CIPFA conference: devolution can offset worst effects of Brexit

13 Jul 17

Devolution done well could deliver growth that would cancel out the damage that will be done to the economy by Brexit, CIPFA conference delegates have heard.

Richard Holt

Richard Holt told CIPFA conference we should not be "over-alarmed" by the implications of Brexit

Speaking in Manchester, Richard Holt, head of global cities research at the Oxford Economics consultancy, said the implications of Brexit were “alarming, but we should not be over-alarmed”.

He said there was international academic evidence to suggest devolution could drive growth, but “it must be genuine, not [come with] a set of rules to stop it, and it must be large enough to be effective”.

Holt pointed to research by EY that said devolution could generate significant savings of £6-12bn a year “though that requires councils to get genuine control over spending and use it wisely and is based on an underlying assumption that spending grows”, he said.

“It can have significant impact on growth if you have worthwhile projects. It offsets Brexit.”

Holt said a common error when areas tried to decide how to use devolved powers was to follow fashionable economic sectors even when there was no evidence these would grow locally – or were even significantly present.

“The competiveness of places is based on the same factors as companies: distinct capabilities and market strategies to exploit those,” Holt said.

“Places talk about creative industries and life sciences but on the whole telling yourself lies is not a good strategy if you do not have those, be honest about what you are good at and invest in becoming better at what you do.”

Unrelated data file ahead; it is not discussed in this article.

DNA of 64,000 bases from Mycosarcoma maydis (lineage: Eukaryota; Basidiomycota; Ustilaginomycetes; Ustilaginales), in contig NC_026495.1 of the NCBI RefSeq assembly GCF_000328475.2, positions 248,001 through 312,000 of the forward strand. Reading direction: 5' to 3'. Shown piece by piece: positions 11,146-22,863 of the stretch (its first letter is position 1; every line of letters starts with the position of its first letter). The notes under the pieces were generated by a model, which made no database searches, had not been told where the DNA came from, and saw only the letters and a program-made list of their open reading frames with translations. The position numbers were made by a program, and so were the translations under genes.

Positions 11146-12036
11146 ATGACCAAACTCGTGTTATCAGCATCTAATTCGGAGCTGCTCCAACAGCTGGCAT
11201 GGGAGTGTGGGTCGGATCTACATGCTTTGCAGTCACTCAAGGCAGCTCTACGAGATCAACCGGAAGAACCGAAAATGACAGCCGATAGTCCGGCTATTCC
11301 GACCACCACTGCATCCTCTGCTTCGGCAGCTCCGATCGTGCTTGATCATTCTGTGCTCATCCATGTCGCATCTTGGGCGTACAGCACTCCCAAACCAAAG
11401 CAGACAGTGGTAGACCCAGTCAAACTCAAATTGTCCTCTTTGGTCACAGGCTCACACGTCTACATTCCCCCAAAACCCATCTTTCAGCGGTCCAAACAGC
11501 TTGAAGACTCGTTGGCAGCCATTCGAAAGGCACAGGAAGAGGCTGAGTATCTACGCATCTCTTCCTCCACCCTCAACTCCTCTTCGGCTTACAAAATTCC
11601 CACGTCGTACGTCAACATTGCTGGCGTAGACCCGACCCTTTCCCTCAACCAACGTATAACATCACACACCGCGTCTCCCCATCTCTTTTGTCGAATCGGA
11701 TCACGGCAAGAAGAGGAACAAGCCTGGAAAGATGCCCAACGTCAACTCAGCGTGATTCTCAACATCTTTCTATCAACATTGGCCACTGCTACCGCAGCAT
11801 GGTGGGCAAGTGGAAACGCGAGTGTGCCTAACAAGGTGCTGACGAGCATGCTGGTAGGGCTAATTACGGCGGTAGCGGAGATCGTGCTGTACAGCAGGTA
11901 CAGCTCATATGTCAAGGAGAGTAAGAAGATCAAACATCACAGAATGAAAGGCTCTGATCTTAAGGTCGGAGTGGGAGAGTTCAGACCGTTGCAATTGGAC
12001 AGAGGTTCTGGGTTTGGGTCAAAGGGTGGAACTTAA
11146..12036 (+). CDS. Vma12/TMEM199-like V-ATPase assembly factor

He said exports were crucial to the UK, with exports relative to GVA highest in Cheshire West and Chester, Cheshire East and Hampshire, and lowest in Devon, Shropshire and Cornwall, though even in the latter they accounted for 14%.

“If Brexit means exports are not as good, GDP will not grow as fast and public finances will not be so good and you guys will feel that, Brexit affects you very directly,” he told CIPFA delegates.

John Dickie, director of strategy and policy at London First and the Global Cities Business Alliance, also urged places to focus on greater competitive advantage when devising economic plans.

“Do not include sectors you feel are the future with little evidence of it,” he said.

Some London boroughs were mesmerised by ‘green industries’ and media jobs but “London has little competitive advantage in green technology, and while there are media concentrations its hard to replicate that in outer London”.

Dickie said fiscal devolution would be essential, as “everyone is painfully familiar with transfer of responsibility but not resources by central government”.

But he thought Brexit would absorb so much of the government’s focus that “the machinery of government will not be inclined to push ministers to solve that through devolution”.

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